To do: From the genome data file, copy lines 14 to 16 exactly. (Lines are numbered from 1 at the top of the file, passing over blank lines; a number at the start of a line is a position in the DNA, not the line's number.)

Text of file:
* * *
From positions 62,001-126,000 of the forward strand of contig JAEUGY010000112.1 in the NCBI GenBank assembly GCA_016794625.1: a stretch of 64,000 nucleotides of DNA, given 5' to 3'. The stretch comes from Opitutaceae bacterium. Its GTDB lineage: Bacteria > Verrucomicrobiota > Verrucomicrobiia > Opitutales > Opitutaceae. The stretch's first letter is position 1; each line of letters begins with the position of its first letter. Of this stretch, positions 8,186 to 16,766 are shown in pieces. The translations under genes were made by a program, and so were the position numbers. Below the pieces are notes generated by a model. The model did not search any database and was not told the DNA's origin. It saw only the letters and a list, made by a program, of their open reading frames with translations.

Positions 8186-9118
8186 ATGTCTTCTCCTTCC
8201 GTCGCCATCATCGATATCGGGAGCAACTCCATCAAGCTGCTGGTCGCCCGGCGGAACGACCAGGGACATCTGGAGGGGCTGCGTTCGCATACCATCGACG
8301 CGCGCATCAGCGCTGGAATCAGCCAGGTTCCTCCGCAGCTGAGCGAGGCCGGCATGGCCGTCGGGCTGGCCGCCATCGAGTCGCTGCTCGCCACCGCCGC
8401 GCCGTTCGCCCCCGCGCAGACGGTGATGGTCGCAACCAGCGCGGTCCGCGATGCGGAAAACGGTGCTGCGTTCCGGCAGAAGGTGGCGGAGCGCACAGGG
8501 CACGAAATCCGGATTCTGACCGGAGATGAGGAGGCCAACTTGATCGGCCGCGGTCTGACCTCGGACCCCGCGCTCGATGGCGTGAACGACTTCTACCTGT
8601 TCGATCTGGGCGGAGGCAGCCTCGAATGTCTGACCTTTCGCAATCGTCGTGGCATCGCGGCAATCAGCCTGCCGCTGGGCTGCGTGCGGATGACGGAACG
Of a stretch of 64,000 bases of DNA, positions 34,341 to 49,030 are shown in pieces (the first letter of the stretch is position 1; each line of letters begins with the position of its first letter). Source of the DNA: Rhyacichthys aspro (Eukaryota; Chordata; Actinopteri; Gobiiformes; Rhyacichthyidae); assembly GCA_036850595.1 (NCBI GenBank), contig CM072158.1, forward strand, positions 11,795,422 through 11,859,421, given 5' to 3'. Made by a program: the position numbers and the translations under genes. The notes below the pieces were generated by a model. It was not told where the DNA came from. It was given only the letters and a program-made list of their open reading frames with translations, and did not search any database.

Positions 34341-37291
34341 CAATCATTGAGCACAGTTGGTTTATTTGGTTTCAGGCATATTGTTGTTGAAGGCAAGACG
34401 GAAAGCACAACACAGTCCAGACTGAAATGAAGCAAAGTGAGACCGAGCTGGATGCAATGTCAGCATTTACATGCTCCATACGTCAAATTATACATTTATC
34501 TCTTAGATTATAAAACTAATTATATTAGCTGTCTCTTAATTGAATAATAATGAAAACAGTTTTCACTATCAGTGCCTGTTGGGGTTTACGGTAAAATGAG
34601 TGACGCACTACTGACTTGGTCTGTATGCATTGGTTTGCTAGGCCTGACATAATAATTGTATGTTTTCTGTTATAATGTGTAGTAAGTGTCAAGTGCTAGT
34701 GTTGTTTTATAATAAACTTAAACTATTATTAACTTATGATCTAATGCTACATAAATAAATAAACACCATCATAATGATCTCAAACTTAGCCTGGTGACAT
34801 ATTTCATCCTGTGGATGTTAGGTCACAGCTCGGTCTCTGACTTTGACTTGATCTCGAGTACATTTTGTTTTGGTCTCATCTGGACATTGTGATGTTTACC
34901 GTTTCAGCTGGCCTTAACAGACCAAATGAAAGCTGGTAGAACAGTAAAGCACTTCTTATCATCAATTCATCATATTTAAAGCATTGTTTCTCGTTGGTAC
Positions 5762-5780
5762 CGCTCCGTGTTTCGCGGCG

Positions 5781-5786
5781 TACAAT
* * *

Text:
34601 TGACGCACTACTGACTTGGTCTGTATGCATTGGTTTGCTAGGCCTGACATAATAATTGTATGTTTTCTGTTATAATGTGTAGTAAGTGTCAAGTGCTAGT
34701 GTTGTTTTATAATAAACTTAAACTATTATTAACTTATGATCTAATGCTACATAAATAAATAAACACCATCATAATGATCTCAAACTTAGCCTGGTGACAT
34801 ATTTCATCCTGTGGATGTTAGGTCACAGCTCGGTCTCTGACTTTGACTTGATCTCGAGTACATTTTGTTTTGGTCTCATCTGGACATTGTGATGTTTACC